Wednesday afternoon, the Denver Post reported that GOP Rep. Cory Gardner was jumping into the Republican primary field challenging Democratic incumbent Sen. Mark Udall. Weld County DA Ken Buck, who lost to Michael Bennet in 2010, subsequently announced he was dropping out to run for Gardner’s Fourth District Congressional seat.
Which begs the question: Now that Gardner has decided he wants to be senator from Colorado, has he also decided he doesn’t want to secede from it? Or as the Denver Post asked last fall, does he love Colorado enough to stay a part of it?
The secession question was on the ballot in Gardner’s home county of Weld in November 2013, and he refuses to answer how he voted on it. This would seem somewhat relevant to whether he wants to represent the entire Centennial State in Washington.
As Kyle Clark of 9News cheekily observed on Twitter, “What an eventful day for two of the men who could have been the first Governor of the State of Northern Colorado.”
The secession vote question also bring up a larger set of issues for Gardner, indicative of the problems Republicans have had in Colorado for a decade. If he answers no, he alienates his hard-right Republican base during a Republican primary. If he answers yes, he’ll be explaining himself to the moderate statewide electorate throughout the campaign.
And make no mistake, Gardner’s tea party affiliation puts him at odds with most voters in this state, particularly women voters. If you’re looking for an affable, less gaffe-prone version of Ken Buck, Gardner’s your man.
Like Buck, Gardner has been an enthusiastic supporter of the ballot measures that would give full legal rights to fertilized eggs in the Colorado Constitution, also known as “Personhood.” This proposal would ban abortion in all cases, even for victims of rape and incest, potentially criminalize doctors who terminate life-threatening ectopic pregnancies, and ban many forms of birth control, including the IUD and some types of the Pill. There’s another Personhood measure on the ballot this year, even though the last one lost 70-30 in 2010.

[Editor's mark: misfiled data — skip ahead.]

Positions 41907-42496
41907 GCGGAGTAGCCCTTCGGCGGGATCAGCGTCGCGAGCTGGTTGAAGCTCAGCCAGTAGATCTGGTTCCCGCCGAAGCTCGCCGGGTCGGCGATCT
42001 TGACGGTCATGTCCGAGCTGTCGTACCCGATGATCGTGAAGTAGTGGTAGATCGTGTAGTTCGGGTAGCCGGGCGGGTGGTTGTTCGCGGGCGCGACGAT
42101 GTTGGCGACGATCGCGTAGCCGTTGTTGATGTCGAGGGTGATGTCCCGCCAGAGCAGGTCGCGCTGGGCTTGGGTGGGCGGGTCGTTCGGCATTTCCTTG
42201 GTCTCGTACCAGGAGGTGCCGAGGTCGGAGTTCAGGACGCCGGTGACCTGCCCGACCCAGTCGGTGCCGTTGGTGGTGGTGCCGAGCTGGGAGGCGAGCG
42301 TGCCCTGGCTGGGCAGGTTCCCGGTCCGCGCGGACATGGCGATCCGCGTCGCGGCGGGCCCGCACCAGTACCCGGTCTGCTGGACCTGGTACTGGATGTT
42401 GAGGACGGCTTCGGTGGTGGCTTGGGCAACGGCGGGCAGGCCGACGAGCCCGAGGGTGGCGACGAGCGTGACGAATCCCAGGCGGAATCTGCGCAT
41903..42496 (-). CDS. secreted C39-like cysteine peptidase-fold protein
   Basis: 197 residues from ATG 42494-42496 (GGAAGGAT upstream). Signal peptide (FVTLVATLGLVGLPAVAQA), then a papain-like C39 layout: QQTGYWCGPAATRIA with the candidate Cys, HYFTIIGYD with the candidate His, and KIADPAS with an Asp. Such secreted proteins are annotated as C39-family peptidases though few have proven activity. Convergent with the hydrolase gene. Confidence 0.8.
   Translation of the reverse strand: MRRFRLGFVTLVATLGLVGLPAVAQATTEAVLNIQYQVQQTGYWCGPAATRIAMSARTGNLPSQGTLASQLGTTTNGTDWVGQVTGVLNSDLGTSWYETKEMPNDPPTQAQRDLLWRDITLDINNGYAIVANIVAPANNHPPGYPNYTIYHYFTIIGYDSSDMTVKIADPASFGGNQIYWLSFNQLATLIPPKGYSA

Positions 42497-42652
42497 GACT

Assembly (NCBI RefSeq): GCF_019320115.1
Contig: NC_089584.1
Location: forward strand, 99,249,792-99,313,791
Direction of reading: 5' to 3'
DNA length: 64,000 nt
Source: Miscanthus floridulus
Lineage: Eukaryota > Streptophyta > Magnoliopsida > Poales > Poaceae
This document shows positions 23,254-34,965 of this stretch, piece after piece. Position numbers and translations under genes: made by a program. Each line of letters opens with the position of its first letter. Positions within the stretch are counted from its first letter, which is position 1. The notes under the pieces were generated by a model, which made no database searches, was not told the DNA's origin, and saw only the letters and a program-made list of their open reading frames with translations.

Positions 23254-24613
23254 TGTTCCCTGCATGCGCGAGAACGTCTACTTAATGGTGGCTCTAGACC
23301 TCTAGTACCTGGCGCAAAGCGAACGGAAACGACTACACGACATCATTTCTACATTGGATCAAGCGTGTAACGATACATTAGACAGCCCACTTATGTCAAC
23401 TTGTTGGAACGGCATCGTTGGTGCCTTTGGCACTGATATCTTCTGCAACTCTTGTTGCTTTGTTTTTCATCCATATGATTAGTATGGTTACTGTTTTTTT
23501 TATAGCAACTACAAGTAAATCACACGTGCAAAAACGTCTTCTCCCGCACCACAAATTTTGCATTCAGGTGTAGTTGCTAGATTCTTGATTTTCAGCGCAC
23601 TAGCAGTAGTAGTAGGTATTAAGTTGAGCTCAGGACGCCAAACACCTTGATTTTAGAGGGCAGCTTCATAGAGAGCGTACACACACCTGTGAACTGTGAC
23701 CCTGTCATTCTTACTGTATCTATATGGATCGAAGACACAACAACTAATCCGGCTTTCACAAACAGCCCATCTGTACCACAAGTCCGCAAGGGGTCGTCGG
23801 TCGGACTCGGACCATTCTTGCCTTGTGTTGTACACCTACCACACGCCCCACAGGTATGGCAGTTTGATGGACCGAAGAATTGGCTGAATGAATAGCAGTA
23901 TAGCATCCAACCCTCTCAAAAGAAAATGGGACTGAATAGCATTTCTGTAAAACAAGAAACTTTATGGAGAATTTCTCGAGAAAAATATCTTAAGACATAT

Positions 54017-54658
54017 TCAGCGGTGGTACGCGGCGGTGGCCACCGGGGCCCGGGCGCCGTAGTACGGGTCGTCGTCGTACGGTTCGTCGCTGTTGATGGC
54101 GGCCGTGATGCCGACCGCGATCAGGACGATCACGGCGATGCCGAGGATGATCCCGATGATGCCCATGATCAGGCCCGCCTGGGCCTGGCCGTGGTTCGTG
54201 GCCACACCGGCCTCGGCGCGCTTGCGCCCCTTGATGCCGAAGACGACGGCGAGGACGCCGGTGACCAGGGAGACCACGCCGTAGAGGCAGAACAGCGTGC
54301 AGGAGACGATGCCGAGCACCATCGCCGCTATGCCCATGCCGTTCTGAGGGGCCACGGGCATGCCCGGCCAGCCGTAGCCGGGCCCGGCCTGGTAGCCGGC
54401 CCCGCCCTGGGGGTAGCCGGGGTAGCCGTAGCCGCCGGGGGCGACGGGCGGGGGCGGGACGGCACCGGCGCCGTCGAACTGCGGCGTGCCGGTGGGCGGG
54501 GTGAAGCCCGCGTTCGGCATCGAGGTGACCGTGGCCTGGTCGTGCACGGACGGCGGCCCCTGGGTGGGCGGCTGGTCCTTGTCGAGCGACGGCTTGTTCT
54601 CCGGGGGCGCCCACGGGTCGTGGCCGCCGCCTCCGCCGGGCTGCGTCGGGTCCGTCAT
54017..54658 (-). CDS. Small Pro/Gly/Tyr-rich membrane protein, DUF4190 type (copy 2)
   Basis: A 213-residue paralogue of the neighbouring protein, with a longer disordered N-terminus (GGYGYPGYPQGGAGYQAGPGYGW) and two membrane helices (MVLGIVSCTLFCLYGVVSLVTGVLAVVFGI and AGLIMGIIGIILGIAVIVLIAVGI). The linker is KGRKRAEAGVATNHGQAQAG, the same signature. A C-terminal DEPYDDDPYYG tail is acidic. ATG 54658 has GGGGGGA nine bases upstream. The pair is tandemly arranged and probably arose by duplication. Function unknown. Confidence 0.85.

Gardner supported the 2010 Personhood measure, stating in a 9News debate, “I have signed the personhood petition. I’ve taken the petitions to my church, circulating it in my church and have a legislative record that backs up my support for life.” Colorado Right to Life also put Gardner on their list of candidates backing Personhood.
Gardner’s anti-women’s rights record in Congress includes voting multiple times to defund Planned Parenthood including a 2011 Republican amendment that would bar all funding for Planned Parenthood Federation of America or its affiliates. This encompassed Planned Parenthood’s medical programs that provide family planning assistance, contraception, HIV counseling, STD and cancer screenings and other medical care.
Furthermore, Gardner was an original cosponsor of the infamous Republican bill that would have redefined rape. In 2011, Gardner co-sponsored the No Taxpayer Funding for Abortions Act, which would redefine a ban on federal funding for abortions to exempt only “forcible rape” and not “rape” generally - which would exclude statutory rape or instances where the victim was too incapacitated to consent.
So while the players have changed a bit, the problems for Republicans in Colorado remain the same: They can’t find a moderate to win in a primary and they can’t get a hard-right conservative to win in a general.
And Cory Gardner still won’t answer how he voted on secession and which Colorado he wants to represent.